In 1974, the current homeowner used to walk her dog daily past this 1925 French
Eclectic house and pine for it. Today, itís all hers, and it certainly
reflects her love of both art and antiques. As you can see, the home’s
prominent wall space begs to be brimming with fine art. After taking possession
of the home in early 2007, the first thing the homeowner did was re-wire the
house so that picture lights could be installed to highlight her extensive art
collection. As a framer and a mother of two artists, “art finds me,”
notes the owner.
The original floors were all sanded, and a painted design on the front hallway
floor highlights the French Colonial feel to the entryway. The inviting wood-paneled
living room features antique French doors salvaged from the original kitchen,
stripped of paint, and now utilized to hide shelving. Note the picture frame
encasing the flat-screen TV.
The homeowner worked with contractor David McDowell and interior designer John
Koncar – well-known for his individual touch and historical accuracy when
approaching a design project – in a total rehab of the house. First to
go was the kitchen – down to the studs. With its French farmhouse feel,
the kitchen now boasts a cozy sitting nook that overlooks the backyard stone
fountain and features a stained-glass window salvaged from its isolation in
the garage. The glass panels in the built-ins were discovered at an antique
show and cut to fit. Note the intricate marble backsplash, which reminds us
that this is a modern working kitchen after all. Wood beams were added to complete
the farmhouse feel.
As you journey upstairs, take notice of the ceiling-to-floor bookcases built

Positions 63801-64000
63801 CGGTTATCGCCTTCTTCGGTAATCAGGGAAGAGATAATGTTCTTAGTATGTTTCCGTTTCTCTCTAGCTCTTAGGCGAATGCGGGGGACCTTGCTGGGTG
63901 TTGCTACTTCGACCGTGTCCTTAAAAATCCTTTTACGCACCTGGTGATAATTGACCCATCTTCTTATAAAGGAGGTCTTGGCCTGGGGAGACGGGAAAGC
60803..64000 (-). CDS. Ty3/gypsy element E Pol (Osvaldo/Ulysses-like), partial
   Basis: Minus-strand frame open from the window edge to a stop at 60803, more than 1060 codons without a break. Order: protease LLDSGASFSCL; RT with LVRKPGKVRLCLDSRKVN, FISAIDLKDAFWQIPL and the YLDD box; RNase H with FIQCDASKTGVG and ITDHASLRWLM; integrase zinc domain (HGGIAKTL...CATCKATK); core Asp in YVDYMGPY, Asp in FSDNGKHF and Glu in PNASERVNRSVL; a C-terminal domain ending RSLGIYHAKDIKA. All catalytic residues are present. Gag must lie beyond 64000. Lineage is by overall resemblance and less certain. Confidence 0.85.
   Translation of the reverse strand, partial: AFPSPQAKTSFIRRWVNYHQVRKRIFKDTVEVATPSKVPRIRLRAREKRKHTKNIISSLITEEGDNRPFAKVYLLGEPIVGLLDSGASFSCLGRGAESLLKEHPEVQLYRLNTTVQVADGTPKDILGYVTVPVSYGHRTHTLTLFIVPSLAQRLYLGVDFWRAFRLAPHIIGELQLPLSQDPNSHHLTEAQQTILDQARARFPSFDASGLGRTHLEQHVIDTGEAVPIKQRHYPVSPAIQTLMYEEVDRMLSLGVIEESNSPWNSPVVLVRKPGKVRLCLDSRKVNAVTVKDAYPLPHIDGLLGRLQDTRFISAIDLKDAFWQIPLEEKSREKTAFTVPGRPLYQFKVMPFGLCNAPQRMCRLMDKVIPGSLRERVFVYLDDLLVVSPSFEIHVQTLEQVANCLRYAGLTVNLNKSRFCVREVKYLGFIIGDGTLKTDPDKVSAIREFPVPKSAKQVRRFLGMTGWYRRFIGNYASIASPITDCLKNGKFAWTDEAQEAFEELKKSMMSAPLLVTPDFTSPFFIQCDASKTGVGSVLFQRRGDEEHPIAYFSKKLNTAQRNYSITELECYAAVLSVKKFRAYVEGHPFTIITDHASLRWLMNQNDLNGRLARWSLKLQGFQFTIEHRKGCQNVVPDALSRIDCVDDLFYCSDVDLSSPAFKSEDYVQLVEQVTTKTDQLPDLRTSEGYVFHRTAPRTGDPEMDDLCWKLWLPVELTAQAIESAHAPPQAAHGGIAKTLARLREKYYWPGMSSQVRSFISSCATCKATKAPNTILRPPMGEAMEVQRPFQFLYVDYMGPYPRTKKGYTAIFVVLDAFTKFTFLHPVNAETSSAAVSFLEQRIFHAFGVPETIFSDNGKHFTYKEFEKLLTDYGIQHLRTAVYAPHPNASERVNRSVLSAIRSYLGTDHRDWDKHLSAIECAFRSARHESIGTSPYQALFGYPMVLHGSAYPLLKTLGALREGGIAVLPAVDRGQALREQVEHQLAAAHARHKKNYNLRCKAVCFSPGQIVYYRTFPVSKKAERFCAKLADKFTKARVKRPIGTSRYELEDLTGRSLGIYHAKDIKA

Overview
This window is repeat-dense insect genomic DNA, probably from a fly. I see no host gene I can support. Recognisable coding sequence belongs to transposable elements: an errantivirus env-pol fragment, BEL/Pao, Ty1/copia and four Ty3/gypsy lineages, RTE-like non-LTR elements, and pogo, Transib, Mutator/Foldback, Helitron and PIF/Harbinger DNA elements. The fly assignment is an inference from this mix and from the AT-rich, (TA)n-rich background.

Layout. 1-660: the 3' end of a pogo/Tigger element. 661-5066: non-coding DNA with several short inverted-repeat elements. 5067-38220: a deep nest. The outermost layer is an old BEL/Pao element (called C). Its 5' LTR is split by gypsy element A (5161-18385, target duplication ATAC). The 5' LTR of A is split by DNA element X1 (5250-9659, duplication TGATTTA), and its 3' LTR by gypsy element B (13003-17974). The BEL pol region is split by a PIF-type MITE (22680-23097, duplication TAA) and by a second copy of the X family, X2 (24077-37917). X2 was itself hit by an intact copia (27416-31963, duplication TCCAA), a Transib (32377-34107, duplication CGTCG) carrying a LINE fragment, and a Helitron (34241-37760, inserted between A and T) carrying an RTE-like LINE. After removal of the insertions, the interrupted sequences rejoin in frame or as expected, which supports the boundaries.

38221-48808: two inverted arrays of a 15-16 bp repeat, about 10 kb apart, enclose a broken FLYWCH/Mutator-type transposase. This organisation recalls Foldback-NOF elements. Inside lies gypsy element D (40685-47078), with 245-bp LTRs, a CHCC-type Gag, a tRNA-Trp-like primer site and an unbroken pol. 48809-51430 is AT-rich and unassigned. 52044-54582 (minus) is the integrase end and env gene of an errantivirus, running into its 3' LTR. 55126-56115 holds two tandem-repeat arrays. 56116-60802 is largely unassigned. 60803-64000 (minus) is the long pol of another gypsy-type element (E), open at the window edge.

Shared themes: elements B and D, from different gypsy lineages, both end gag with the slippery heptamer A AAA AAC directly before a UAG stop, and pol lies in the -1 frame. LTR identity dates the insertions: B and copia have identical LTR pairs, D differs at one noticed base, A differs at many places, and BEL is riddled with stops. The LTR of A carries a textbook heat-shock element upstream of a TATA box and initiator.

to house the owner’s considerable book collection. Beams were added to
the high ceiling, and the detailed painting on the linen cabinets is original
to the home and was gently refurbished. The first bedroom belongs to the homeowner’s
son and is done in subtle masculine shades. Note the custom-sewn dust-ruffle,
a nod to her son’s study of the classics. The bathroom was completely
remodeled, and a wall was removed to accommodate the glass shower to give it
a more open feel.
The master bath still boasts its original tile walls and flooring. It was
given an update with paint and a glass covering over the shower wall to protect
the paint. The master bedroom features an 1840 Sheraton canopy bed – the
owner’s first antique purchase – and an original Pennsylvania painted
blanket box. With its gently sloping walls, the bedroom makes creative use of
space by displaying more artwork.
The daughter’s bedroom, cleverly tucked away behind the linen closet,
affords privacy and a wonderful view of the backyard. The tile in this bathroom
is also original. The guest room, which once hosted its own bathroom, has been
gutted to make it larger and more comfortable. The back stairway features animal-themed
prints, simple art plates obtained from books and lovingly framed.
Originally, this home was constructed at a cost of $20,000 for Arthur R. and
Clara Leeds. He was a salesman for Brown Hoisting Machine Company, and the family
lived here until 1955.
• The small powder room window ñ formerly covered up by drywall.
• The sculpture in the corner of the dining room by the homeownerís
• The downspouts on the patio and outside the sonís room designed
by roofer Michael Jackson to replicate Japanese lilies.
• The homeownerís substantial collection of antiques, culled from
various antique shows and flea markets.
• The framework throughout the home ñ all done by WoodTrader